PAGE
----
Farrell Review is calling for a ‘revolution’ in the planning system: a new understanding of place-based planning and design
The Farrell Review, published March 31 2014, looks at the future of architecture and the built environment and is calling for a ‘revolution’ in the planning system to ensure it anticipates to the future needs of towns and cities.
The review, led by Sir Terry Farrell, makes 60 recommendations including existing places to have a PLACE review (the key disciplines of planning, landscape, architecture, conservation and engineering). A wider concept of “place” is described as the key public activities of Politics, Life, Advocacy, Community and the Environment, again using the acronym to help as an organisational concept.
There are five cross-cutting themes which run throughout the Review:
1. A new understanding of place-based planning and design
2. A new level of connectedness between government departments, institutions, agencies, professions and the public
3. A new level of public engagement through education and outreach in every village, town and city, and volunteering enabled by information and communications technology
4. A commitment to making the ordinary better and to improving the everyday built environment
5. A sustainable and low-carbon future
Sir Terry Farrell said: ‘The issues covered by this Review are not of academic or specialist interest. They are relevant to some of the most pressing and important issues of our time like the shortage and affordability of housing; the urgent need to reduce our carbon emissions and the flooding crisis that recently afflicted so much of the country. Through proactive, rather than reactive, planning we can tackle these problems.
‘We have some of the best architects in the world in this country yet it is hard to see how this translates into the everyday experience in our towns and cities. Industry leaders and built environment professionals should connect to the everyday much more and focus on making the ordinary better, not just one-off exceptional projects.’
Culture minister Ed Vaizey, who commissioned the review, said: ‘I hope the five themes that run through the report will be the start of a dialogue within the industry about how the sector can build on its success and recognise the importance of architecture and design in all aspects of our lives.'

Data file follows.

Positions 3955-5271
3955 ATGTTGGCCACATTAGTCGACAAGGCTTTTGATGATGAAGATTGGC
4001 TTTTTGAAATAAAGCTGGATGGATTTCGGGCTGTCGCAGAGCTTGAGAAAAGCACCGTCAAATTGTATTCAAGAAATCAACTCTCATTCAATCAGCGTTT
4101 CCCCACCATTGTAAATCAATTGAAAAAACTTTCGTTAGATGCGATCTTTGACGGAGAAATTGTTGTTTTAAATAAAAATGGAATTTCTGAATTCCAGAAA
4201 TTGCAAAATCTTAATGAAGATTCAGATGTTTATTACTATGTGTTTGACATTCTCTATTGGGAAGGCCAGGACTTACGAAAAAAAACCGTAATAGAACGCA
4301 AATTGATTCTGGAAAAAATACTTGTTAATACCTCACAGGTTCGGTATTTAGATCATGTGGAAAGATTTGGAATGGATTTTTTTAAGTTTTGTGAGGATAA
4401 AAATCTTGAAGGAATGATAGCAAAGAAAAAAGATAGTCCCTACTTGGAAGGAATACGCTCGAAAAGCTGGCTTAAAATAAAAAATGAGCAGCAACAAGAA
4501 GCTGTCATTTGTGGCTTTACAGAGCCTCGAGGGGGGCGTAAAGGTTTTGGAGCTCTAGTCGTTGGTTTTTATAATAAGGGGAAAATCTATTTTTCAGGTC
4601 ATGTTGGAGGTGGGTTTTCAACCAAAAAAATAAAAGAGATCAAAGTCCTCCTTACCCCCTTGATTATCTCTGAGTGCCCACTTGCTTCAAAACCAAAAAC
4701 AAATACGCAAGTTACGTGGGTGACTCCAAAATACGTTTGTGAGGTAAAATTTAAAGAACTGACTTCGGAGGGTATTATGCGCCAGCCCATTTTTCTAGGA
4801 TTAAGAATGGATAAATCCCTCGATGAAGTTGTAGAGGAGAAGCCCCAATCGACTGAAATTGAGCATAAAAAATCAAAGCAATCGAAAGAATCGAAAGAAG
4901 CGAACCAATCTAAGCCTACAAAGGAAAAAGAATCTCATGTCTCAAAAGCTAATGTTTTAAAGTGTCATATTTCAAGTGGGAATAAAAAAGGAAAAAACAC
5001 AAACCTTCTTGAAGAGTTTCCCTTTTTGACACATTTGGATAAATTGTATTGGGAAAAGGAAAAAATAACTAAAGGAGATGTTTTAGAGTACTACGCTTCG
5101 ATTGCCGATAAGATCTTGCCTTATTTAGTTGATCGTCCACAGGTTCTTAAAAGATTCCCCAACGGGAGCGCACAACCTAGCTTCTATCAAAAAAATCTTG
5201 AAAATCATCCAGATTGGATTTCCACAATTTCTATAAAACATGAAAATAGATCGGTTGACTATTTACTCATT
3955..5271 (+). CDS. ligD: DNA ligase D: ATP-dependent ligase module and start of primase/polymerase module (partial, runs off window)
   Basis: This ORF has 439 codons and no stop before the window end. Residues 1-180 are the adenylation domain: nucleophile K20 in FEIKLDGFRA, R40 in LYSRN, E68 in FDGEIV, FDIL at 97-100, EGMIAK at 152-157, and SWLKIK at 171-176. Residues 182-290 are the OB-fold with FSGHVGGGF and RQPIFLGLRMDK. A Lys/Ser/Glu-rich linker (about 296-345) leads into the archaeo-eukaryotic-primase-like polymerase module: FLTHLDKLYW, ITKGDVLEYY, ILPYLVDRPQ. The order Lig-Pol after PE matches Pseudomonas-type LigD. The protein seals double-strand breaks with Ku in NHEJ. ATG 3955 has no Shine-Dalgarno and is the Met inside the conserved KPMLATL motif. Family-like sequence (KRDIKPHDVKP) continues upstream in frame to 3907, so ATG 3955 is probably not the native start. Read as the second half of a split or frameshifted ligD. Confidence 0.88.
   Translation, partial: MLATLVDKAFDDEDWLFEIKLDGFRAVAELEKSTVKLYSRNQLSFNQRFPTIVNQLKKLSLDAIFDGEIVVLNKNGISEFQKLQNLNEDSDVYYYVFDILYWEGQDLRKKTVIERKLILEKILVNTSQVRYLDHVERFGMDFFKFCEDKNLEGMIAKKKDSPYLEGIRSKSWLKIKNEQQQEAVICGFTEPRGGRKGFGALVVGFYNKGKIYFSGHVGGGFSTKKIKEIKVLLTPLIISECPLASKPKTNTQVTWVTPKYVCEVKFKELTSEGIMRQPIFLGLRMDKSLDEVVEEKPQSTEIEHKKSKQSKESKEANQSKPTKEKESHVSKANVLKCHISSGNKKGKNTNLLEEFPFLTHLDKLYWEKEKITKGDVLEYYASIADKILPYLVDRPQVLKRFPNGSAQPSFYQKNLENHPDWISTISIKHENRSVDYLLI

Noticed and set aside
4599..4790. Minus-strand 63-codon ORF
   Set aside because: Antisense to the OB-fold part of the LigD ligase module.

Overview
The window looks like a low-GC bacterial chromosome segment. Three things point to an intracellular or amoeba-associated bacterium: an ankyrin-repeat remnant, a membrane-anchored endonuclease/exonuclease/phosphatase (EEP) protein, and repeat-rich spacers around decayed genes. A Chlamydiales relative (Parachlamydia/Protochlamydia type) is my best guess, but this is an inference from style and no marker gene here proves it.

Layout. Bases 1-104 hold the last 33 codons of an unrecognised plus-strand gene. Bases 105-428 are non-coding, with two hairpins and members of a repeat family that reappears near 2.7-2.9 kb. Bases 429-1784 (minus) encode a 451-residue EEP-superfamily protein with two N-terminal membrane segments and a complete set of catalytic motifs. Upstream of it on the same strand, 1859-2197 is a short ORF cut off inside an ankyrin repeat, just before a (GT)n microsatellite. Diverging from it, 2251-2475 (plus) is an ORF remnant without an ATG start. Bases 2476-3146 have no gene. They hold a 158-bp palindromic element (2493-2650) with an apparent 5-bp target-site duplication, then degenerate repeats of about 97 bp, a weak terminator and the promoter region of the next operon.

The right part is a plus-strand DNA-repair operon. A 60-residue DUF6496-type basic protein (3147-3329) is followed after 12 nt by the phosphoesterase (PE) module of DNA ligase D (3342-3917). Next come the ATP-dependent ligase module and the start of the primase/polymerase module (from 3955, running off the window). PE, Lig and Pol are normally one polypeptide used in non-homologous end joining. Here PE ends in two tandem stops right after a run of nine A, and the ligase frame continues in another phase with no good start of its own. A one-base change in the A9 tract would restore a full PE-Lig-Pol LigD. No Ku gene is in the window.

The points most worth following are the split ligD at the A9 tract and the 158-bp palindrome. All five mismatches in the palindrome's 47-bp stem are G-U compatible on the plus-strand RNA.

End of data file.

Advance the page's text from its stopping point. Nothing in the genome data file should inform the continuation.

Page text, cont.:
Education was one of the four main areas looked at in the Review which has reported to the Department for Culture, Media and Sport (DCMS) and will inform policy decisions at the Department of Education (DfE).
The recommendations of the Farrell Review present a once-in-a-lifetime opportunity to place architecture and the built environment at the heart of teaching in primary and secondary schools in England. These could be implemented as early as September 2014, helping teachers to deliver the new National Curriculum, promoting regional and national opportunities to engage with architecture and the built environment, and setting the agenda for how we engage with PLACE in the context of formal education.
Learning through the architecture, urban design and open spaces of our towns and cities is a familiar topic in many schools, which have benefited over the past decade and more from the architecture education work of the regional architecture and built environment centres, including Open-City’s Architecture in Schools programme for primary and secondary schools that has reached more than 30,000 young people.
This in turn has led to the development of innovative resources and training modules – in partnership with organisations such as the GLA and London Grid for Learning – that have opened up new ways of teaching and learning. Building on the success of recent years, on strong teacher partnerships and with the backing of the Farrell Review, we want to strengthen the use of architecture and built environment learning in schools across England.
Cath Ranson, President of the RTPI, said: 'The Farrell Review is a vital contribution to fresh thinking around the concept of ‘PLACE’. There are 60 recommendations which the government and the built environment professions should study carefully. The RTPI particularly values the Farrell Review’s recognition of the need to properly fund planning and the call for genuine joined up working across government departments. We welcome the opportunity to work with the government and other stakeholders in taking forward the Farrell Review’s recommendations.'
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